Friday, April 19, 2024

World No Tobacco Day: protecting young people from traditional tobacco products and electronic cigarettes


Since 1989, the World Health Organization (who) has set world No Tobacco Day as May 31 every year, because the next day is international children’s day, hoping that the next generation will be free from tobacco. May 31, 2020 is the 33rd World No Tobacco Day. The theme of this year’s World No Tobacco Day is “protect young people from traditional tobacco products and electronic cigarettes”. We will scientifically guide young people to establish a healthy concept of rejecting traditional tobacco products and electronic cigarettes. Taking the world No Tobacco Day as an opportunity, we will accelerate the construction of smoke-free environment and the process of smoke-free legislation, and effectively protect the health of young people. In order to realize the world’s smoke-free, there is no doubt that human beings need to reach a consensus on the fact that “smoking is not good” and “tobacco is a drug”.

Harmful components of tobacco

The smoke produced by tobacco combustion is a complex mixture of more than 7000 compounds, of which 95% are gases, such as carbon monoxide, hydrocyanide, volatile nitrosamine, and 5% are particulates, including semi volatile and non-volatile substances, such as tobacco tar and nicotine. Most of these compounds are harmful to human body, at least 69 of which are known carcinogens, such as polycyclic aromatic hydrocarbons, nitrosamines, etc., and nicotine is the substance causing addiction. Nicotine is also a class a toxic substance. If it is injected intravenously, only 50 mg of nicotine can kill an adult.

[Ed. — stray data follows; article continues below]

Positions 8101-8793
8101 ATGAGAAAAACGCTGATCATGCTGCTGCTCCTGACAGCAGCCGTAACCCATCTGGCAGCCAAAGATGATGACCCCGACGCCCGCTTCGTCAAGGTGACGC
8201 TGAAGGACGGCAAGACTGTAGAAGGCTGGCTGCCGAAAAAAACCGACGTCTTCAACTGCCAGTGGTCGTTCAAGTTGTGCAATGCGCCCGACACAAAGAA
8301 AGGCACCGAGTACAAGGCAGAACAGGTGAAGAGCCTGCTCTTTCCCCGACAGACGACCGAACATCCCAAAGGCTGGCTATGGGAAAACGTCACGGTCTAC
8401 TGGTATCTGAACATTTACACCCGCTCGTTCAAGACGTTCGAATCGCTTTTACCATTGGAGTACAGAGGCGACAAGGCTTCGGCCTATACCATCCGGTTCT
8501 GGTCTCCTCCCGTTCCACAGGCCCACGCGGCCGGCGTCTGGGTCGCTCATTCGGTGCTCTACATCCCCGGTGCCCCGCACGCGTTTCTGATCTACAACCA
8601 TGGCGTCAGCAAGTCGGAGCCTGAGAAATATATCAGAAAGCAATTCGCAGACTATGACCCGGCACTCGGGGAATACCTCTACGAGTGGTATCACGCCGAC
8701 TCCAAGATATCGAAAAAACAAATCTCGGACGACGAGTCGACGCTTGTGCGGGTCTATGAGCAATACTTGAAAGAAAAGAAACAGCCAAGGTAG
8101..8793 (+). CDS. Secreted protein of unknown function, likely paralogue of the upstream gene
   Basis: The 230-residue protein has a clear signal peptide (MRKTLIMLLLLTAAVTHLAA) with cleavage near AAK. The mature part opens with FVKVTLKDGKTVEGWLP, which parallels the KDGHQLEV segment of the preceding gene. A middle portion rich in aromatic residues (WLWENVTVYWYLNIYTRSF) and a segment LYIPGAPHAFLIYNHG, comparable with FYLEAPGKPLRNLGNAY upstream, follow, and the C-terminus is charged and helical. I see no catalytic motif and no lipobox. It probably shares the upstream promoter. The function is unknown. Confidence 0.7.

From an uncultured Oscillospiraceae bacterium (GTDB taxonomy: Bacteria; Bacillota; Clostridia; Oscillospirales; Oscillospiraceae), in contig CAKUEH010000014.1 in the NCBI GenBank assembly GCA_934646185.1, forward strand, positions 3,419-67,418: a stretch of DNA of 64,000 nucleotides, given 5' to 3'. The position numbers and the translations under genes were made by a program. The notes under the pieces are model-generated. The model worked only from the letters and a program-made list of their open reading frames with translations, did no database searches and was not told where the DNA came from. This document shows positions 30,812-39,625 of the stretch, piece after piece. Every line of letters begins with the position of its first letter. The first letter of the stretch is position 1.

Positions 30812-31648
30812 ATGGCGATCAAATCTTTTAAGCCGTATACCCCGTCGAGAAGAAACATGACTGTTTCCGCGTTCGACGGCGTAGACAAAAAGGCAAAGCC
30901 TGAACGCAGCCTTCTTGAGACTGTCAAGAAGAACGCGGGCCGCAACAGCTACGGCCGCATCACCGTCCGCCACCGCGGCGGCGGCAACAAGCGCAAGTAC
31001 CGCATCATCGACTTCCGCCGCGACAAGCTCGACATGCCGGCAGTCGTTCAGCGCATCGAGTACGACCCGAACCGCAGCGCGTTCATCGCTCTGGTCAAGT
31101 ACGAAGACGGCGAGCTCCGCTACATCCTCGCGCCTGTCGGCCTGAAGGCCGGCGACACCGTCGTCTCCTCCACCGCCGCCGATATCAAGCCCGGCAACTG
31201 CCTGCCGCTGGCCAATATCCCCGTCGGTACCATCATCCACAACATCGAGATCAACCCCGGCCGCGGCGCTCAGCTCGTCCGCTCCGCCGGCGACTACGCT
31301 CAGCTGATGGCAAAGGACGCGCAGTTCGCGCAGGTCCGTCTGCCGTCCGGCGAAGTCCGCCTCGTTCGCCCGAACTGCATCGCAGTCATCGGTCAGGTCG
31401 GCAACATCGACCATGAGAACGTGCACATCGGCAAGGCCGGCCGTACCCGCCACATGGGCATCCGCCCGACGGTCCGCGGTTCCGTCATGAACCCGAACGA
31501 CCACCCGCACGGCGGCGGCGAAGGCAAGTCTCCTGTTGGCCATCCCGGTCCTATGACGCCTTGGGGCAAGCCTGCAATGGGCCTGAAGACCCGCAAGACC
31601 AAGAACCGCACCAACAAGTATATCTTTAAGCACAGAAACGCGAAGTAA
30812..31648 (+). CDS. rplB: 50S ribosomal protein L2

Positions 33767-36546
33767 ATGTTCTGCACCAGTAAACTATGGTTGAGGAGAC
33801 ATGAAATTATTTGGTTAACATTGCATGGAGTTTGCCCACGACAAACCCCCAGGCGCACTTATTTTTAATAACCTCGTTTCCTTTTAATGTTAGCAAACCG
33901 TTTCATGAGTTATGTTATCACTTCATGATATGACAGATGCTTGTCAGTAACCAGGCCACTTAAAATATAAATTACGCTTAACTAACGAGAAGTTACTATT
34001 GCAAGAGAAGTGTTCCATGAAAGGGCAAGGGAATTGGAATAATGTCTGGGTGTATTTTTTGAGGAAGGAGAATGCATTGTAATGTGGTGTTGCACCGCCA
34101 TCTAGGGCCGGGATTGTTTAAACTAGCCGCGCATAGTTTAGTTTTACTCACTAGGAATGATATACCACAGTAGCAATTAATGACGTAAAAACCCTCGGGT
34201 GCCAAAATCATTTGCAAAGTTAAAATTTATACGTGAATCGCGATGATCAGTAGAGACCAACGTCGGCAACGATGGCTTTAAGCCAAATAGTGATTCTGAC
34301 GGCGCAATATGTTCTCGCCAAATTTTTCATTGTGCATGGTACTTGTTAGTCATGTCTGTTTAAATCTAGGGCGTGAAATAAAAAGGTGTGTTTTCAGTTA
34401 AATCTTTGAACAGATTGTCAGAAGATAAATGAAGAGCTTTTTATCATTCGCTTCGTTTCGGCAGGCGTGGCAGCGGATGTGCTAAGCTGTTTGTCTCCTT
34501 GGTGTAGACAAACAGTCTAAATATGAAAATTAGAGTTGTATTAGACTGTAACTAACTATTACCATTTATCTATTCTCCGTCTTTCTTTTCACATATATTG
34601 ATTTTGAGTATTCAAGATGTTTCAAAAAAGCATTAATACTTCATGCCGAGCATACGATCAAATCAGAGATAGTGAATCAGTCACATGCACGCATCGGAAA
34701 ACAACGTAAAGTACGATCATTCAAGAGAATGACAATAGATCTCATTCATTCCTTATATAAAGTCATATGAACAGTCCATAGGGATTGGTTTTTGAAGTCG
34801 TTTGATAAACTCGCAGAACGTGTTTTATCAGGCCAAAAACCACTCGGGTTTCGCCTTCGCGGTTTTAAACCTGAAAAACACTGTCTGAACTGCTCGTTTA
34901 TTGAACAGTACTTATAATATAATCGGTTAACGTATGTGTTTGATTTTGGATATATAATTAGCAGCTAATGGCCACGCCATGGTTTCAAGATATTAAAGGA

Second hand smoke refers to smoke emitted from the burning end of cigarettes or other tobacco products, and is usually mixed with smoke emitted by smokers. Second hand smoke contains hundreds of known toxic or carcinogenic substances, including formaldehyde, benzene, vinyl chloride, arsenic, ammonia and hydrocyanic acid. Second hand smoke has been identified as a class a carcinogen. Compared with the smoke inhaled by smokers themselves, the concentration of many carcinogenic and toxic chemicals in second-hand smoke is higher.

Harm of tobacco to human body

Tobacco dependence is a chronic disease, and its harm is one of the most serious public health problems in the world

Lung cancer. Smoking is the main cause of lung cancer, and more than two-thirds of lung cancer deaths worldwide are caused by smoking. Exposure to secondhand smoke at home or in the workplace also increases the risk of lung cancer.

Chronic respiratory diseases. Smoking is the main cause of COPD. COPD refers to the accumulation of mucus filled with pus in the lung, resulting in painful cough and dyspnea. Because tobacco smoke significantly slows lung development, people who start smoking at a young age have a particularly high risk of COPD. Tobacco can also aggravate asthma, which limits activity and leads to disability.

Affect the whole life. Infants exposed to tobacco smoke toxins in the womb due to their mother’s smoking or exposure to second-hand smoke often experience lung growth and dysfunction. Children exposed to second-hand smoke are at risk of asthma, pneumonia and bronchitis, as well as frequent lower respiratory tract infections.